I stayed at my brother’s last week and we managed to pop out for a couple of pints to just about the only pub in Hayes, Middlesex, that does real ale (if you know differently, don’t be shy, let me know where it is!). The Botwell Inn on Coldharbour Lane is a Wetherspoon pub which always seems to have a few interesting different ales on offer and mostly serves them well.
This time I opted for Butcombe Gold and my brother went for Wickwar’s IKB. I tasted the IKB but decided to stick with the Gold, which reminded me that I often opt for the golden ales while my brother usually avoids them.
This pushed my train of thought in the direction of the phrase ‘brown beer’ as employed by me and my friends to describe real ale in general. I started to wonder whether we were doing ale a disservice by using the term. After all given the amount of Otter Bright, O’Hanlon’s Yellowhammer, Hop Back Summer Lightning and other golden ales we often consume we obviously don’t restrict ourselves to bitter! Having said that, one of my very favourite beers in Adnams’ Broadside which is pretty brown indeed.
Brown beer is obviously a misnomer when one considers the variety of real ale available, but if the phrase is only being used among friends I don’t suppose it’ll do much harm.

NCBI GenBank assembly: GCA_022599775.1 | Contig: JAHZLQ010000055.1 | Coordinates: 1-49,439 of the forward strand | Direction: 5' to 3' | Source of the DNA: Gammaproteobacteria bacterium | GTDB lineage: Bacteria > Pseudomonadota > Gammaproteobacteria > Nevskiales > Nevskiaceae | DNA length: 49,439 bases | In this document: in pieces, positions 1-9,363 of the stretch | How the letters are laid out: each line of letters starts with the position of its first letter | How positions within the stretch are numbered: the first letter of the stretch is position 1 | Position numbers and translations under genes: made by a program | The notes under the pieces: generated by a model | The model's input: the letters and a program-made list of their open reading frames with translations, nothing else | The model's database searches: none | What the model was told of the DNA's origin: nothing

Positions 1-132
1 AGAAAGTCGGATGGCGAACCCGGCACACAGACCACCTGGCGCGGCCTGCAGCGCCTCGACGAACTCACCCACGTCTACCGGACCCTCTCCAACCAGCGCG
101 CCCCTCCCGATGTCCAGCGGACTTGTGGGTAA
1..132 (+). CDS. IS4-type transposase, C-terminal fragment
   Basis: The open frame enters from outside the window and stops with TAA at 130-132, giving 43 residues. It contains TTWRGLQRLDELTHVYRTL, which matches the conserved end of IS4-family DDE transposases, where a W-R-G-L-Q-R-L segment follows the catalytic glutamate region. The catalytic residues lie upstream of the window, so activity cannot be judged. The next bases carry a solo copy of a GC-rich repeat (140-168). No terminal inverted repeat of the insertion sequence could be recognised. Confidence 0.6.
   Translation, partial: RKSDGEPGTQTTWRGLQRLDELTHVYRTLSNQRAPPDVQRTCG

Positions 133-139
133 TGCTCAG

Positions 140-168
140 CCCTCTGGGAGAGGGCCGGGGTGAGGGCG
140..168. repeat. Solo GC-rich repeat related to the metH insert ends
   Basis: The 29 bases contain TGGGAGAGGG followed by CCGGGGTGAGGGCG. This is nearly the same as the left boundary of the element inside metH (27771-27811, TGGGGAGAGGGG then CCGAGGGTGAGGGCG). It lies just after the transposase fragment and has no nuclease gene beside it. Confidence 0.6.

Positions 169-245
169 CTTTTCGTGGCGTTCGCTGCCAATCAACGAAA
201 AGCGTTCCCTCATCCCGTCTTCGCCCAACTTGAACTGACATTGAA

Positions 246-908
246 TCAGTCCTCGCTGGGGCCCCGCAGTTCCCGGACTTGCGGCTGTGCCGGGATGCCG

Speaking of harm, just how bad is it to partake of processed/pasteurised bottled beer? And why don’t more breweries offer their ale in bottle-conditioned forms as well as in the cask? I expect those more knowledgeable than me might have an answer to the latter question, but is the former so easy to resolve?
Take the aforementioned Broadside as an example. It is actually two different beers. (I always used to wonder why it was 6.3% in the bottle and 4.7% at the pump). The cask variety has a different recipe to that in the bottle. I enjoy both, but I feel a bit cheated when I drink a bottled beer that isn’t by definition real ale. I wish I could buy bottle-conditioned versions of all the cask beers I enjoy in the pub. Instead, unless I make a special trip to an ale shop, I am stuck with processed beers (although my nearest supermarket does sell at least one bottle-conditioned ale).
I suppose it comes down to money. Brewing for the bottle, so that secondary fermentation takes place within, sounds like a time-consuming and highly skilled craft and maybe a bit of pasteurising and yeast removal is quicker and easier thus being more cost effective? And some processed beers taste ok, not as good as they do in the pub but passable for a drink at home.
I’d rather they were real ale though. Maybe it’s time I took my internet shopping a little further than just books and CDs?
Picture courtesy of www.cask-marque.com